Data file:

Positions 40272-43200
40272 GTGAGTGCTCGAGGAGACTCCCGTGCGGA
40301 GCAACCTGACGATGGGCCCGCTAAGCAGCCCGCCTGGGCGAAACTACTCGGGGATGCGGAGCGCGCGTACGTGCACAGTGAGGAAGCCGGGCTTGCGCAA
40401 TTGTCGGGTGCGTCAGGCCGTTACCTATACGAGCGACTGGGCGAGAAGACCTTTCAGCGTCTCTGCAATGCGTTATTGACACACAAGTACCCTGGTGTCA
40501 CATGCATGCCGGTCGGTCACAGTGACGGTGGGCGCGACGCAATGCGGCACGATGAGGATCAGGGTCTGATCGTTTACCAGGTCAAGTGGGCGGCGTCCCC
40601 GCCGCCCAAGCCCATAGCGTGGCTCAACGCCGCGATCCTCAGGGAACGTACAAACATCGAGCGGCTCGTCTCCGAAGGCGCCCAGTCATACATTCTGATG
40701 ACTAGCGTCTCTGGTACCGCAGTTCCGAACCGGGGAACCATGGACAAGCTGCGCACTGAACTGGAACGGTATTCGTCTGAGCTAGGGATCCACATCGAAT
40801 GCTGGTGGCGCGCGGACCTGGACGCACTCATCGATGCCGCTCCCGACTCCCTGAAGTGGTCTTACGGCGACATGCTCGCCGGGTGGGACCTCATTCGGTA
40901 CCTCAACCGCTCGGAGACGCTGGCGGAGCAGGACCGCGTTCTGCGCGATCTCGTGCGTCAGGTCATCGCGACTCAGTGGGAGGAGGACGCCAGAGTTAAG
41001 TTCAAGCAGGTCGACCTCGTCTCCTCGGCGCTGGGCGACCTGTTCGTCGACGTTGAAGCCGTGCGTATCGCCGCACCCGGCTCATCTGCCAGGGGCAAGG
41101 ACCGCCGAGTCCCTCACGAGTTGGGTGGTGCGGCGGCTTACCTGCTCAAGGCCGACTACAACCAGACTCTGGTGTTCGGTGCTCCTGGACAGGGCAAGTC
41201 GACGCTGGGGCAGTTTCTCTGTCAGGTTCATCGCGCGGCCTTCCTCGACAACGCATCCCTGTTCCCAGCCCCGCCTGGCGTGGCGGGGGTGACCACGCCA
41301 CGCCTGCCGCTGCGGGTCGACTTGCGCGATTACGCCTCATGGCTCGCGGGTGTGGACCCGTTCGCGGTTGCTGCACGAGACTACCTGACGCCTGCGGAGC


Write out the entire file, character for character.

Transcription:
Positions 40272-43200
40272 GTGAGTGCTCGAGGAGACTCCCGTGCGGA
40301 GCAACCTGACGATGGGCCCGCTAAGCAGCCCGCCTGGGCGAAACTACTCGGGGATGCGGAGCGCGCGTACGTGCACAGTGAGGAAGCCGGGCTTGCGCAA
40401 TTGTCGGGTGCGTCAGGCCGTTACCTATACGAGCGACTGGGCGAGAAGACCTTTCAGCGTCTCTGCAATGCGTTATTGACACACAAGTACCCTGGTGTCA
40501 CATGCATGCCGGTCGGTCACAGTGACGGTGGGCGCGACGCAATGCGGCACGATGAGGATCAGGGTCTGATCGTTTACCAGGTCAAGTGGGCGGCGTCCCC
40601 GCCGCCCAAGCCCATAGCGTGGCTCAACGCCGCGATCCTCAGGGAACGTACAAACATCGAGCGGCTCGTCTCCGAAGGCGCCCAGTCATACATTCTGATG
40701 ACTAGCGTCTCTGGTACCGCAGTTCCGAACCGGGGAACCATGGACAAGCTGCGCACTGAACTGGAACGGTATTCGTCTGAGCTAGGGATCCACATCGAAT
40801 GCTGGTGGCGCGCGGACCTGGACGCACTCATCGATGCCGCTCCCGACTCCCTGAAGTGGTCTTACGGCGACATGCTCGCCGGGTGGGACCTCATTCGGTA
40901 CCTCAACCGCTCGGAGACGCTGGCGGAGCAGGACCGCGTTCTGCGCGATCTCGTGCGTCAGGTCATCGCGACTCAGTGGGAGGAGGACGCCAGAGTTAAG
41001 TTCAAGCAGGTCGACCTCGTCTCCTCGGCGCTGGGCGACCTGTTCGTCGACGTTGAAGCCGTGCGTATCGCCGCACCCGGCTCATCTGCCAGGGGCAAGG
41101 ACCGCCGAGTCCCTCACGAGTTGGGTGGTGCGGCGGCTTACCTGCTCAAGGCCGACTACAACCAGACTCTGGTGTTCGGTGCTCCTGGACAGGGCAAGTC
41201 GACGCTGGGGCAGTTTCTCTGTCAGGTTCATCGCGCGGCCTTCCTCGACAACGCATCCCTGTTCCCAGCCCCGCCTGGCGTGGCGGGGGTGACCACGCCA
41301 CGCCTGCCGCTGCGGGTCGACTTGCGCGATTACGCCTCATGGCTCGCGGGTGTGGACCCGTTCGCGGTTGCTGCACGAGACTACCTGACGCCTGCGGAGC